China Officially Backs Russia On Syria, Warns "Military Action Would Have Negative Impact On Global Economy"

Submitted by Tyler Durden on 09/05/2013 08:07 -0400

Until now China had kept a relatively low profile on the Syria issue, occasionally issuing veiled support for the Assad regime. That changed at today's G-20 meeting in Russia, when China's vice-finance minister Zhu Guangyao officially launched the Syrian axis of Russia and China, both of which now indirectly support the Assad regime, and oppose US-led military intervention. From the FT: "China warned on Thursday that military intervention in Syria would hurt the world economy and push up oil prices, reinforcing Vladimir Putin’s attempts to talk US President Barack Obama out of air strikes. “Military action would have a negative impact on the global economy, especially on the oil price – it will cause a hike in the oil price,” Chinese vice-finance minister Zhu Guangyao told a briefing before the start of the G20 leaders’ talks."

This follows Obama's humiliating backtracking on his "redline" statement from yesterday at Stockholm, which hardly won the punting president much allies in the "world":

Mr Obama said that he had not set a “red line” over the use of chemical weapons in Syria, saying “the world set a red line”, a reference to a global treaty banning their use.... “We as a country and the world are going to have to take tough choices,” he said. Russia and China have made it clear they will veto action on Syria in the Security Council.

Perhaps Russia and China, two of the most important nations in the world, are not part of it according to the US president?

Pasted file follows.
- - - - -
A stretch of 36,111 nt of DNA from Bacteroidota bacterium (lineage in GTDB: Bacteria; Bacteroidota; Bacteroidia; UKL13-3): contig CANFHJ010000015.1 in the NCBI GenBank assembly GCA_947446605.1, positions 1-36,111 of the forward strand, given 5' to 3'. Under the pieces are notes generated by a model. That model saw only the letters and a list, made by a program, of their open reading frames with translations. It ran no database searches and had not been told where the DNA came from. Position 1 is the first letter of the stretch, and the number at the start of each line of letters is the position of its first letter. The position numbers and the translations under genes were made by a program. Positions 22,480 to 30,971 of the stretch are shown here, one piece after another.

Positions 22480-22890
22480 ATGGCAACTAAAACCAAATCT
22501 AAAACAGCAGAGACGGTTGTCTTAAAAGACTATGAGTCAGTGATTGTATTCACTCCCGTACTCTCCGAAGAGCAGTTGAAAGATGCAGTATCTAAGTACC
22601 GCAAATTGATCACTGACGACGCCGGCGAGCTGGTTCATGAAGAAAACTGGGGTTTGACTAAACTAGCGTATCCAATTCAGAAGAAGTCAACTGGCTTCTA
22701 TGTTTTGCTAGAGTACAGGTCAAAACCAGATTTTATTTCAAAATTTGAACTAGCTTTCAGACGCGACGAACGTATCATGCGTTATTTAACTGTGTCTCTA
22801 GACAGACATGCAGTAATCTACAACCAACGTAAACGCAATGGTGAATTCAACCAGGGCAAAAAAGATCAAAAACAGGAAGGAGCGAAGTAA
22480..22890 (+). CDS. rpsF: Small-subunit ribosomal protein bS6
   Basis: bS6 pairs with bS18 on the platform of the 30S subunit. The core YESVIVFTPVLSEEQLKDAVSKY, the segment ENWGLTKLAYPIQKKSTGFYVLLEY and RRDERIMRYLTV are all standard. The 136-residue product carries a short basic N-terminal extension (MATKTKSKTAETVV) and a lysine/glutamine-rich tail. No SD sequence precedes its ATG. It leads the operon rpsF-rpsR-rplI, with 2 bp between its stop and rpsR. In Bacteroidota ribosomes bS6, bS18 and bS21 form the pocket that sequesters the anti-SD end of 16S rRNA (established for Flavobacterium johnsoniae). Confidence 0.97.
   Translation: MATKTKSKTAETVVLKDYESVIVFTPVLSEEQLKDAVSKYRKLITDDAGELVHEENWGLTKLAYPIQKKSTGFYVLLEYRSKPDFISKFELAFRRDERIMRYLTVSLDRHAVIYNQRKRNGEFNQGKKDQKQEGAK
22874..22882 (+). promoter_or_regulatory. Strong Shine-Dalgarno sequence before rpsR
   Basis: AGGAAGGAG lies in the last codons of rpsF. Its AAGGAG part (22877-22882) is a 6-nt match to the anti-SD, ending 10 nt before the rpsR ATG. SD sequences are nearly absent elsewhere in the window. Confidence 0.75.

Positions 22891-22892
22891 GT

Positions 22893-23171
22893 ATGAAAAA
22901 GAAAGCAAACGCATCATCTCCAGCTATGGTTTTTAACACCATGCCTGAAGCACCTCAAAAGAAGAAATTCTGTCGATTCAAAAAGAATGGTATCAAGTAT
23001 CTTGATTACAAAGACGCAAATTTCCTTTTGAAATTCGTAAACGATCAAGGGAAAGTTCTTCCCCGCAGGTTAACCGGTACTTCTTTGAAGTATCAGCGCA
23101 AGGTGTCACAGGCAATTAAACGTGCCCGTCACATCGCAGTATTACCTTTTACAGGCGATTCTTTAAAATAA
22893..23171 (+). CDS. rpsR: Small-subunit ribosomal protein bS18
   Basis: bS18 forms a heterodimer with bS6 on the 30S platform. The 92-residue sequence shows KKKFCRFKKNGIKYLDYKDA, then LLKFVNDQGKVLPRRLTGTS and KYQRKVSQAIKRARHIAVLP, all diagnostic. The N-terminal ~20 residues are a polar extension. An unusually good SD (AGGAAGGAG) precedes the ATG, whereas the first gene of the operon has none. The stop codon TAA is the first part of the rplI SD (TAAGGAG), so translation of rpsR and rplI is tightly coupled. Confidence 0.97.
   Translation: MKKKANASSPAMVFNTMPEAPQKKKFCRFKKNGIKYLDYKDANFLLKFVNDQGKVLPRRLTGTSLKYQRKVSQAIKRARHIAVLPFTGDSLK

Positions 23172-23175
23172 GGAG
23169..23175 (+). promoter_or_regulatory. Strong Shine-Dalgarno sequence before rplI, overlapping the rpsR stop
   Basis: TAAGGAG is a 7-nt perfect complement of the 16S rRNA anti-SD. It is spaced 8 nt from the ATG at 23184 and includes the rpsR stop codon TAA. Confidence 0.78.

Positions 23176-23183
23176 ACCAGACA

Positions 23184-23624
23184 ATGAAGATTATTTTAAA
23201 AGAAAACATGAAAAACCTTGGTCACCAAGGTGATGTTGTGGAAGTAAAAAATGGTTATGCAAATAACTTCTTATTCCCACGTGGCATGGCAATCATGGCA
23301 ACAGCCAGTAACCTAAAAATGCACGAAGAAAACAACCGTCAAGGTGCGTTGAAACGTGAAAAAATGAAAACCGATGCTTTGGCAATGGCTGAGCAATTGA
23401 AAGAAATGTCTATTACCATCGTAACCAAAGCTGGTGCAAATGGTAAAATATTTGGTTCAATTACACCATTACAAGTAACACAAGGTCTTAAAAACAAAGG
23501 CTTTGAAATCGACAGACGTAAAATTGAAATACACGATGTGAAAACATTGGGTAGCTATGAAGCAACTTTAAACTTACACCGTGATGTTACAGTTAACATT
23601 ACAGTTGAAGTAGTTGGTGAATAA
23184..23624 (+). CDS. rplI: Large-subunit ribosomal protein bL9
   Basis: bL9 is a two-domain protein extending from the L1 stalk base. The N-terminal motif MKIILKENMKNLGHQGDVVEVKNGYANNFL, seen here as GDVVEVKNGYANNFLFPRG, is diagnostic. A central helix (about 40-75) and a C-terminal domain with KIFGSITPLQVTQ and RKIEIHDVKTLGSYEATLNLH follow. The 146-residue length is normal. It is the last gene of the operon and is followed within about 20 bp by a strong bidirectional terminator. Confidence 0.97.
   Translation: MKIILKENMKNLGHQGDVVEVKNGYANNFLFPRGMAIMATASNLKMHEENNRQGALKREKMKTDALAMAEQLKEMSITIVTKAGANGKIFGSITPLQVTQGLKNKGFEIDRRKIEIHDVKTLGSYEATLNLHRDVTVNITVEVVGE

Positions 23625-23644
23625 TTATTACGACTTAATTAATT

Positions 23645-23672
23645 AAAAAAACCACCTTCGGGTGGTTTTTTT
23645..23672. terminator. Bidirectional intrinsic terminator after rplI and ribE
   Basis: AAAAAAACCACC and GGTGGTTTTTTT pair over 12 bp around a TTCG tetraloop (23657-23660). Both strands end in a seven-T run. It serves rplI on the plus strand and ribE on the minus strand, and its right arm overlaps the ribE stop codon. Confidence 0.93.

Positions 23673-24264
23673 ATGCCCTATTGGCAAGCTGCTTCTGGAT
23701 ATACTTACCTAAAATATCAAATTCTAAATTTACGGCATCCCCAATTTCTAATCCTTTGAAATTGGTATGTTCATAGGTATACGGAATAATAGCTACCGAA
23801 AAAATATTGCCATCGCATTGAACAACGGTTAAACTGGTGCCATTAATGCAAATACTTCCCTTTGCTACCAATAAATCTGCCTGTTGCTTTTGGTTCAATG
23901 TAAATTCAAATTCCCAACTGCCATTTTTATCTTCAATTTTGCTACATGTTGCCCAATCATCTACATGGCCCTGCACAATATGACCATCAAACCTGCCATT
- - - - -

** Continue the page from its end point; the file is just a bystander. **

Indeed, the "world" will have enough opportunities to chime in during the 2 day summit, at which Syria will surely be the dominant topic.

The G20 agenda is dominated by economic issues but Syria threatens to overshadow the meeting, as the US Congress debates Mr Obama’s request that it authorise a limited strike to degrade Syria’s chemical weapons stockpile and deter their further use.

Mr Putin said Mr Kerry had misled Congress earlier in the week, when he claimed he denied that al-Qaeda fighters were playing a larger role among rebel groups.

“As a matter of fact, “the principal combative unit [acting in Syria now] is the so-called [Jebhat a] Nusra, which is an al-Qaeda unit,” Mr Putin said. “And they know this . . . and he is telling an outright lie, and he knows that he is lying.”

UN inspectors examining the possible use of chemical weapons in Syria delivered their evidence to a series of laboratories in Europe on Tuesday, according to UN secretary-general Ban Ki-Moon, though he said it was not clear whether their findings would be published in time to influence the debate in Congress.

“Our work is a scientific process, their work is a political timeline” he said in an interview with the FT, expressing a hint of frustration. He stopped short of urging US political leaders to wait for the outcome of inspectors’ report, but said the international community should get proof before acting.

“I hope during the G20 the world leaders – Obama, Putin, other members of the security council, and other nations, will be able to discuss this matter bilaterally and collectively” he said.

It is unclear if Edward Snowden will make a guest appearance at the summit. It is also unclear if and how many ships China has dispatched in the general direction of the Mediterranean, uncorroborated media reports notwithstanding.